Monday’s meeting featured information on the purchase of Gateway Plaza, right outside of my neighborhood, so it provided a compelling reason to be there. There wasn’t much information provided but seeing many of my friends and neighbors there after such a long time was really fun. The same boost of energy I always got when conducting East CAC meetings was still there. My neighborhood inspires me! It’s good to know I can always come back.

The second civic energy boost comes from my efforts to get the speed limit reduced on N. State Street across from St. Augustine’s University. After a neighbor asked if I knew how to do something about the traffic there, I decided to go through the speed limit petition process again the way I had once done for Edmund Street. Nearly every evening this week, I’ve been knocking on doors, meeting neighbors and collecting signatures where I can. Most folks are very interested in doing something about the traffic, though I’ve spoken with two who are somewhat reluctant to sign. I will visit them again this evening, though, and try to convince them. So far I’ve got 11 of the required 14 signatures. I expect to have 13 by the end of the day. Yesterday morning, I mailed out letters to a few of the absentee landlords, asking them to sign as well. Between the two I expect I’ll get what I need to make this petition legitimate.

At the same time, I’m under no illusion that the idiots who have been using State Street as a motorcycle drag strip are really going to give a flip about speed limits. That’s laughable. However, lowering the speed limit is the first step towards traffic calming measures like speed bumps, which definitely would deter motorcycle racing. Dropping the limit to 25 MPH also gives Raleigh’s Finest more incentive to ticket speeding drivers. Hopefully a combination of the two will help tame traffic.

On the way back from dropping the kids off at school, I noticed a speed measuring device has been added to State Street. I take it the city knows I’m serious about speed control here and the Traffic Control department has confidence I will get the petition done this time. Their confidence is well-placed!

Mark Turner : Looking California, feeling Minnesota?

September 19, 2016 02:25 AM

In a departmental meeting last week a look around the room brought on a revelation: I was the only one present who was propping his head up with his hand. I realized that I do this all the time and yet I rarely see anyone else doing it. Why is this? Isn’t anyone as tired all the time as I am?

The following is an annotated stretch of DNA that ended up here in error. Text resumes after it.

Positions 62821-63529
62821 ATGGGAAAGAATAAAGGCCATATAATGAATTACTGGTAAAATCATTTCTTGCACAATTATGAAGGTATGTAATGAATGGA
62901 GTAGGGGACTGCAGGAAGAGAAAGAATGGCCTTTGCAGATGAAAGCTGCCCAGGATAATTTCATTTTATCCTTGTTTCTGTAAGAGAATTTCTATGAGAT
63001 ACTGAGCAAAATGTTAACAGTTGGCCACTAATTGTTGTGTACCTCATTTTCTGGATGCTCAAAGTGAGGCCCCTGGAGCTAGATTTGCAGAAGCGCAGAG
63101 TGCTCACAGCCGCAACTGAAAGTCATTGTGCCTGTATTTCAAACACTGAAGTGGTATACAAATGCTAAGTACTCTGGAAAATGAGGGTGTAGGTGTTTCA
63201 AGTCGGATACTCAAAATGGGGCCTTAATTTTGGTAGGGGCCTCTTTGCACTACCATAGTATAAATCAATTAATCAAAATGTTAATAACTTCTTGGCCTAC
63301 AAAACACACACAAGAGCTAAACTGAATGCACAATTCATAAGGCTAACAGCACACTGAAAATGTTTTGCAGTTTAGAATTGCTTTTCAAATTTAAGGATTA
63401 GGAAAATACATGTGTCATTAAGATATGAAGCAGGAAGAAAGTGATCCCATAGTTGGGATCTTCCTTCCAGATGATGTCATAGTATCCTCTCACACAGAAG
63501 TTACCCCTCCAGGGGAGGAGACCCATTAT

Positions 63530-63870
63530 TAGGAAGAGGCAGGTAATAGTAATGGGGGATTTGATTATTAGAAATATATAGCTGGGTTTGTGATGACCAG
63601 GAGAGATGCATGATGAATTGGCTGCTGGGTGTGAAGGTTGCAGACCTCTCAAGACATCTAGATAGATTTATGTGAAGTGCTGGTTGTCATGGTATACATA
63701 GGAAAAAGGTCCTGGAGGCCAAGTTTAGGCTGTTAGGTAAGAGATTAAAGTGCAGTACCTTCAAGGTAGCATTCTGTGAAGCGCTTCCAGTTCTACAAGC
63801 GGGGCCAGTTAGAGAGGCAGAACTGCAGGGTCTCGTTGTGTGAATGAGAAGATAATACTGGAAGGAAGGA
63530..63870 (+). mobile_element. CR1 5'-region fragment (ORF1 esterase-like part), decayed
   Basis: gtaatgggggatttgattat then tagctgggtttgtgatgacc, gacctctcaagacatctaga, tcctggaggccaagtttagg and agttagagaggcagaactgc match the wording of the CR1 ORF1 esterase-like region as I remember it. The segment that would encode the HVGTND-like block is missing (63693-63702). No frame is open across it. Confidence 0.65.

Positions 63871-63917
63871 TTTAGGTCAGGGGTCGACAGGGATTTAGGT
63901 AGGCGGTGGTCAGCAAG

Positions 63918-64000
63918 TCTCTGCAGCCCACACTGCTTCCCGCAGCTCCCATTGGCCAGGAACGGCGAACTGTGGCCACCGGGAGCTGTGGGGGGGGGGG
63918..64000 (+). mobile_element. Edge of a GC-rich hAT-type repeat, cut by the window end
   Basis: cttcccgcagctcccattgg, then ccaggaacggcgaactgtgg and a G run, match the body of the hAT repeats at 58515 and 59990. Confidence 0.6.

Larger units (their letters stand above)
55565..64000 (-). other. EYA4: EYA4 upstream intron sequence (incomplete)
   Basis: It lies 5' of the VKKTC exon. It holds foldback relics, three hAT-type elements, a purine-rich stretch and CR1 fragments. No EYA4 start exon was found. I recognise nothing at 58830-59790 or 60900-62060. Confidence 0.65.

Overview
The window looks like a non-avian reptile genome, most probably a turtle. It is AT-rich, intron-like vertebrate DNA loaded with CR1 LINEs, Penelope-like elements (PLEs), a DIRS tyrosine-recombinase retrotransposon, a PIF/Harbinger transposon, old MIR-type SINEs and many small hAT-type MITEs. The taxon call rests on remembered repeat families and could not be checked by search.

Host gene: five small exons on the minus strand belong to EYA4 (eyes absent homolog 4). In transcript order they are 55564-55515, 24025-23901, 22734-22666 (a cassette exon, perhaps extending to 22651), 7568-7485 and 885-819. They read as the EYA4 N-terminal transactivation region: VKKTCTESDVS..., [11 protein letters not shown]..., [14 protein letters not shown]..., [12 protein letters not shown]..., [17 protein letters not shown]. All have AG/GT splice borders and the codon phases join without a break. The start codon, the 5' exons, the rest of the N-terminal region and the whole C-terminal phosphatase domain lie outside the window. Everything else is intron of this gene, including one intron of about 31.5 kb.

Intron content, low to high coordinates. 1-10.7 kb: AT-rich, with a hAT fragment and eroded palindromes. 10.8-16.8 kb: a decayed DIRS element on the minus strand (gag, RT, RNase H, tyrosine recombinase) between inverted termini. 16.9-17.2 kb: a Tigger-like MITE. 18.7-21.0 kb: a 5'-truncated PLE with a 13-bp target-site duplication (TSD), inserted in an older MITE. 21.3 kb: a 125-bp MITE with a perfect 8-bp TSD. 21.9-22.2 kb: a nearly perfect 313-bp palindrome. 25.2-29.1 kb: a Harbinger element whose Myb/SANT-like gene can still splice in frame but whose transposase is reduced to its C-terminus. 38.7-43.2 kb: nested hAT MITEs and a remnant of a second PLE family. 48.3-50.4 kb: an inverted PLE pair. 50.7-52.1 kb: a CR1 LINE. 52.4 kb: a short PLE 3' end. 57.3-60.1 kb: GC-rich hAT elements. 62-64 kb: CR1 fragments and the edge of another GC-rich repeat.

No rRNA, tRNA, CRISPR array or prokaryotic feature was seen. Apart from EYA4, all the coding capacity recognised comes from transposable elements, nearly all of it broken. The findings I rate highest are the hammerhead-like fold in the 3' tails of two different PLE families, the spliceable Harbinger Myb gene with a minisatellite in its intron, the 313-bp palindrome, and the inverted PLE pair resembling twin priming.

When I was younger I always knew that age would bring with it its own aches and pains. I just didn’t realize they would hit me all at once! The past two years have seen my energy drain more rapidly than I expected or, frankly, consider normal. It’s astonishing and frightening at the same time.

I am in need of naps far more frequently than I used to be. I have challenges putting faces to names out of context. I often wake up tired from the get-go. I’ve found myself more reluctant to join in conversation. I frequently pay an unexpected price for physical efforts. Everything seems so much goddamn harder now.

I am concerned that the things that my declining health is jeopardizing my life goals.

Yesterday morning, I joined Kelly and Hallie for a bike ride. It was about 80 degrees, breezy and overcast – perfect riding weather – and we rode a milk-run route to Lassiter Mill dam and back, less than 10 miles. I felt great at the time. Then I rushed into the house to shower and get ready for a Democratic Party meeting, where I sat for nearly four hours listening to one speaker after another. By the time we were leaving for that evening’s play (“Almost, Maine” at Raleigh Little Theatre) it was all I could do to drag myself out of the recliner and get in the car. I spent the play trying my damnedest to keep my eyes open and my head from flopping over. Somehow I managed but if someone had rolled a cot out to me I would’ve been asleep on it in 30 seconds, play or no play.

I can’t understand why a bike ride that wouldn’t even get me to break a sweat would seemingly take so much out of me. Or a meeting, for that matter. I don’t have a good answer to why I was so wiped and this is deeply troubling to me.

In stark contrast to the extreme fatigue I am feeling, my vital signs are quite good. My blood pressure is better than it’s been in years, my cholesterol is nearly normal, and nearly all of my chemical measures are good. I’m at a good weight and I’m slowly whittling down my waist to a healthier shape. I walk to and from work on a regular basis and I use a standing desk while I’m there. While it’s good to have good vital signs, it’s a bit maddening when I try to explain to doctors how fatigued I’m feeling. They look at the chart and see a lot to be happy about.

And I’m thankful that all the usual health bugaboos seem to be held at bay at the moment. I just need to figure out what different bugaboo I’m dealing with so I can get some energy back. Whatever it is it’s not fun.

Mark Turner : VA Pregnenolone study

September 19, 2016 01:55 AM